El Caminito Del Rey, The World’s Most Dangerous Walkway, Has Just Reopened

Published October 12, 2015
Updated March 15, 2019

Once representing the uniting power of innovation, El Caminito Del Rey fell into dangerous disrepair over the years. Now, it's open again.

El Caminito Del Rey

Image Source: Reuters

Do you like hiking? Enough to cross a bridge suspended around 350 feet above a river? If so, hiking one of the world’s most dangerous trails, El Caminito del Rey or “The King’s Little Path,” is your next adventure.

Caminito Del Rey Looking Out

Image Source: Siente Andalucía

A narrow walkway along the steep cliffs of southern Spain, El Caminito Del Rey was completed in 1905 to link two hydroelectric dams near Málaga, Andalusia. In 1921, King Alfonso XIII presided over the opening of the “little path,” and he liked it so much that he walked across it himself.

This was a historical moment, as electricity had arrived in Spain just a few years before that, and the second Industrial Revolution was changing lives throughout the country and Europe writ large.

Locals regularly traversed El Caminito throughout the century. The suspended walkway allowed children to go to school every day, and enabled their parents to visit the nearest village for groceries or see friends. Unfortunately, for all the people who trod the path, no one was formally responsible for maintaining it, and the king’s tiny road was eventually left to rot.

El Caminito Del Rey Photos

Image Source: SUR.es

Over the last 30 years, the path’s floorboards and crossbeams fell to the river, presenting a literal impasse for its otherwise regular travelers. Intrepid climbers, however, kept crossing its floorless platforms every weekend — sometimes yielding fatal results.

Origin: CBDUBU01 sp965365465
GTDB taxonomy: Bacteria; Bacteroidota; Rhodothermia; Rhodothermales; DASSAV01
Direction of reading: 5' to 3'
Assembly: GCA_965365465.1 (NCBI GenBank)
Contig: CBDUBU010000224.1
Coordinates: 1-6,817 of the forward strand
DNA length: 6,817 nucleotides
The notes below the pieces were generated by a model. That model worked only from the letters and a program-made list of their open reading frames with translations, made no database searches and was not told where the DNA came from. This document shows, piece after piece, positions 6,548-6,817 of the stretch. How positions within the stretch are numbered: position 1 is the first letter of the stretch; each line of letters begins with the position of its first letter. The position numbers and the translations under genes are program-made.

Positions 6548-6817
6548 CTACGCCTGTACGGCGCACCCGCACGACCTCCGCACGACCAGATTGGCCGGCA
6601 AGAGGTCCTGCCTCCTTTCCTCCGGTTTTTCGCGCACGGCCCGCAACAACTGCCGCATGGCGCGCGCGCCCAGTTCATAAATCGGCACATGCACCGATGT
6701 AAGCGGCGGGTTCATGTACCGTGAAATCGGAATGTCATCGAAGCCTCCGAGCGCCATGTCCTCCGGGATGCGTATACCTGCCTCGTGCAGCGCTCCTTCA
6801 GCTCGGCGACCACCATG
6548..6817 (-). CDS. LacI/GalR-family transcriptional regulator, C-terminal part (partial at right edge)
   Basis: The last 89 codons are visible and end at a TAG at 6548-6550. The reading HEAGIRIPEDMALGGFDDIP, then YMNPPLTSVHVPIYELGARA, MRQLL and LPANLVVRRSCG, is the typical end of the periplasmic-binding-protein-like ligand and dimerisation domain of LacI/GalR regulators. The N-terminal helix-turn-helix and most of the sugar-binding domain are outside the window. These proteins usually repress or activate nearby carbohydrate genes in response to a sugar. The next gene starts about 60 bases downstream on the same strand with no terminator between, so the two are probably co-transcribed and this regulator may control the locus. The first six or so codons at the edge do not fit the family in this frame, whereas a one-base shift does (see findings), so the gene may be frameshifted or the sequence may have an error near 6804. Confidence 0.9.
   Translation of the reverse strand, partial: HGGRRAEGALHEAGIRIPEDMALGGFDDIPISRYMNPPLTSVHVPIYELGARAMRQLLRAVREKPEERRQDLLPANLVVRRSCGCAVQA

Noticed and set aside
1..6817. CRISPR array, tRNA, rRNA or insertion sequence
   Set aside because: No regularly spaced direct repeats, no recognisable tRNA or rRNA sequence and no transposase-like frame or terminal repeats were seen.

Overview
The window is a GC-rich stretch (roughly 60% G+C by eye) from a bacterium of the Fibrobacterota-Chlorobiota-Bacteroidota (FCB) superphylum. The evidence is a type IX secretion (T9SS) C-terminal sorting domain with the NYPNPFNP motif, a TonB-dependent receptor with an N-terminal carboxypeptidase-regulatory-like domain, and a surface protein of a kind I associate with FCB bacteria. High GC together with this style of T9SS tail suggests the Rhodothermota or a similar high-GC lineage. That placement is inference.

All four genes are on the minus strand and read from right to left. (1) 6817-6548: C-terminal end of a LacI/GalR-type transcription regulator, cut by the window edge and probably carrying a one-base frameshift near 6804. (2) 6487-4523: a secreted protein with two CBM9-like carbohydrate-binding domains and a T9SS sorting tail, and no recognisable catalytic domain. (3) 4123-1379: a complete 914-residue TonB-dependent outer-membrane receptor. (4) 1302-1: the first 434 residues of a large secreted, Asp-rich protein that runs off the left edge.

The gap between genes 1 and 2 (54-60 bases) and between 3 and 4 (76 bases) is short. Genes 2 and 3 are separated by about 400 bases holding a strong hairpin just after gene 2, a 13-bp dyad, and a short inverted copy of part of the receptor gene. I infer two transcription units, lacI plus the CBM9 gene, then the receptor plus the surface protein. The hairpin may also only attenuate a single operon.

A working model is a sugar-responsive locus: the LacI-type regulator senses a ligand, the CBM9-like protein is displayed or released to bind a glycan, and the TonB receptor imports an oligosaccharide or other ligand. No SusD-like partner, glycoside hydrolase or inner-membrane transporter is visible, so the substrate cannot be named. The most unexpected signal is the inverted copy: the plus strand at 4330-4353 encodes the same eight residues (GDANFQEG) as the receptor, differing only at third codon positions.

Indeed, after five Caminito trekkers died in 1999 and 2000, local authorities officially closed the path. Anyone seen daring the Caminito would receive a fine.

Traveling On El Caminito Del Rey

Image Source: Kuriositas

But now the king’s way has reopened.

Following a year’s worth of restoration efforts, El Caminito reopened to the public in March 2015. The five mile-long pathway, whose meandering path takes approximately three to four hours to walk, goes along the Garganta del Chorro gorge in the gorgeous Costa del Sol region, which is best known for its beaches and fantastic year-round weather.

Only 600 people can access the path each day, which is open from Tuesday to Sunday, weather permitting. Unsurprisingly, these slots have been booked for months in advance, as the path provides coastal views as spectacular as they were 100 years ago.

While entry is currently free, in March 2016 guests must part with six euros (about $7, purchasable online) in order to wander Caminito.

There is no need to have the strength of Iron Man to cross El Caminito Del Rey, but those who suffer from vertigo are discouraged from visiting. Now, however, there are railings, and you will be given a helmet before entering the pathway. Enjoy the trek!

In April 2014, Thrillseekers Anonymous visited El Caminito and recorded that experience. Watch it below (if you dare):

Teresa Cantero
Teresa is a freelance journalist and former Fulbright scholar now based in Spain. She has an M.S. in Global Affairs from New York University and a Bachelors in Journalism from the Universidad de Navarra.